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Int Tinnitus J. 2008;14(1):13-6.

The role of the insula cortex in the final common pathway for tinnitus: experience using ultra-high-frequency therapy.

Author information

1
Program in Biomedical Engineering, Virginia Commonwealth University, Richmond, Virginia 23298-0168, USA. lenhardt@vcu.edu

Abstract

The insula cortex (Brodmann's 13-16) has distinct auditory and multisensory areas that have been identified through imaging to be active or hypoactive in cases of severe tinnitus. As such, the insula is a candidate for inclusion in the final common pathway (FCP) for tinnitus. The insula has connection with the prefrontal and auditory cortices, amygdala, thalamus, parabrachial nucleus, orbitofrontal cortex, striate, cuneus, and cerebellum. The insula, as part of the medial temporal lobe system-which also includes the amygdala and the hippocampus-modulates its metabolic activity after high-frequency stimulation. The FCP is characterized by numerous areas in the lemniscal and extralemniscal pathways, including the auditory regions in the thalamus, the cortex, and the cerebellum. It is suggested that elements of the FCP, formulated into a general model of tinnitus, should be considered as beads on a string in designing treatment strategies. This view is the direct result of our past and recent new experiences using ultra-high-frequency sound therapy in cases of severe disabling tinnitus, presented at this time. Behaviorally, tinnitus symptoms decrease by self-report and changes in minimal masking levels with high-frequency sound therapy. The use of multisensory vibration stimulation (somatosensory and high-frequency jointly) should also be explored to maintain or reprogram the auditory cor tical map and induce activity in the FCP circuit, including the parabrachial nucleus and the in sula, which may be the physiological substrate of tinnitus behavioral tests.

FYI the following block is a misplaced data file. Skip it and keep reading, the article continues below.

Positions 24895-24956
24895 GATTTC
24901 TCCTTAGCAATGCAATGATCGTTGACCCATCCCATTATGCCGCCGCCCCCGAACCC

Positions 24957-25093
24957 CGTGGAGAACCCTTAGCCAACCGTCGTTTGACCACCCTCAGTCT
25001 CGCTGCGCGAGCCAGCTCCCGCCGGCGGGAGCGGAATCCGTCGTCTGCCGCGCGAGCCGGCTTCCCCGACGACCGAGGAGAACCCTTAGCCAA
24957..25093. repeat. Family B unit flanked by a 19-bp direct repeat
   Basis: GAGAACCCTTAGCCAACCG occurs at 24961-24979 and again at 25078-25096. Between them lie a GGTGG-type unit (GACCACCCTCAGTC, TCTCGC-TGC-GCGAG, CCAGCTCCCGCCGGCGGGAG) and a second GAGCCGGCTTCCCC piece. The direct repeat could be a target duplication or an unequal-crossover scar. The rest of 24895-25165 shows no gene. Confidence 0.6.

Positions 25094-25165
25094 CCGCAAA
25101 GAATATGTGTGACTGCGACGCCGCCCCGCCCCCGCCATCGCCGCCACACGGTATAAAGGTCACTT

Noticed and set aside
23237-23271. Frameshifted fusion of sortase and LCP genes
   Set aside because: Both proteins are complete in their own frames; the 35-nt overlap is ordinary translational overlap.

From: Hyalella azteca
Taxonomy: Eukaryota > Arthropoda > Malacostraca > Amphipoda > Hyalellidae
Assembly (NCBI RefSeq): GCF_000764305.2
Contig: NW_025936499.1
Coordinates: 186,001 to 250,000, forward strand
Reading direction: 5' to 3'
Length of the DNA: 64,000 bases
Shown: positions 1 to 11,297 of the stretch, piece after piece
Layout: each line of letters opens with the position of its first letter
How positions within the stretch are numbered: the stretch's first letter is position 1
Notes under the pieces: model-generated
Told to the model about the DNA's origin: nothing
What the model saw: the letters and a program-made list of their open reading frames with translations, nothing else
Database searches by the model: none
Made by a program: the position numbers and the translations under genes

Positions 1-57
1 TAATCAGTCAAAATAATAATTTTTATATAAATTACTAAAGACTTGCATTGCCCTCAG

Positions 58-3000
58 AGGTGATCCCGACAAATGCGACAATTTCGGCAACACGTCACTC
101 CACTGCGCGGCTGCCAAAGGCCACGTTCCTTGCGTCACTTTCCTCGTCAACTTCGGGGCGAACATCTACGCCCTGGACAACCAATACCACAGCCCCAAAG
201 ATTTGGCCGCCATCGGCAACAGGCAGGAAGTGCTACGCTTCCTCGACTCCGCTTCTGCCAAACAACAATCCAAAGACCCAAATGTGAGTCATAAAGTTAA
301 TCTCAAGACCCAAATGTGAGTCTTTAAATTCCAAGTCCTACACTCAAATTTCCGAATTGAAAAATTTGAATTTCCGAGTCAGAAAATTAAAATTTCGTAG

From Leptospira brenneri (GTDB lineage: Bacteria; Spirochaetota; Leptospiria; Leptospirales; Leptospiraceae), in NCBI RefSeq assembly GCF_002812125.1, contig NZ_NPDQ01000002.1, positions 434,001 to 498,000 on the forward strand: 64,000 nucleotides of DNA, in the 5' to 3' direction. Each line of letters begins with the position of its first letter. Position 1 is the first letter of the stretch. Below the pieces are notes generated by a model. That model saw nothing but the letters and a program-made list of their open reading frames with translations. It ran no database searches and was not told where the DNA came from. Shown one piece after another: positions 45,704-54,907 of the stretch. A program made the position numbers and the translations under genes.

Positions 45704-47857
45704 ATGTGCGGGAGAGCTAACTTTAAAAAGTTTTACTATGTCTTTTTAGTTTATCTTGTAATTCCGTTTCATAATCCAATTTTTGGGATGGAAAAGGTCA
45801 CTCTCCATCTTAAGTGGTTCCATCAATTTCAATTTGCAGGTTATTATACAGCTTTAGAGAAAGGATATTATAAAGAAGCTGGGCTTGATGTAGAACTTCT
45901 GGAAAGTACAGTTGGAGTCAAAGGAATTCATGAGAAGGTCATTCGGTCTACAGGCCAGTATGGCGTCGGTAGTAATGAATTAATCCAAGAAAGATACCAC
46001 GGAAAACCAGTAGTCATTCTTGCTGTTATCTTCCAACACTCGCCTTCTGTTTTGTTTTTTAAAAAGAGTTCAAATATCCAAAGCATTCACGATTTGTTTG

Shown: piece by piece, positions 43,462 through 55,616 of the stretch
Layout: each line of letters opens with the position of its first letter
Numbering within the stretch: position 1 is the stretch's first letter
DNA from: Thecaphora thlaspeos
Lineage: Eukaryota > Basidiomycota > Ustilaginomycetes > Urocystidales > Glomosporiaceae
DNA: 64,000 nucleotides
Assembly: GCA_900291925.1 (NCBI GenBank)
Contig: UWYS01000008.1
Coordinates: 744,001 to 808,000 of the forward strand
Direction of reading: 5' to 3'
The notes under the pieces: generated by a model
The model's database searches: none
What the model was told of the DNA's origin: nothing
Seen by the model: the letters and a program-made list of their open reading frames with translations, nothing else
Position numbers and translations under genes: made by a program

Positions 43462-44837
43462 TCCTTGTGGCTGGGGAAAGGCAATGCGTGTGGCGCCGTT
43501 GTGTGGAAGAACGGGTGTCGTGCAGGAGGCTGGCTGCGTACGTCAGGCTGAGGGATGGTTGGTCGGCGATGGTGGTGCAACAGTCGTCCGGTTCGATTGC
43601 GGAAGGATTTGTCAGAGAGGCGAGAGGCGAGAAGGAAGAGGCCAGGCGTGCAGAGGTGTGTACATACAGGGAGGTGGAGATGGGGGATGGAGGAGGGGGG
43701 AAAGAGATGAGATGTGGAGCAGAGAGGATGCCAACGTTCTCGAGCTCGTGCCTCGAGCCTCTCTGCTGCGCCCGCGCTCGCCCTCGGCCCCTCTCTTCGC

PMID:
18616081
[Indexed for MEDLINE]

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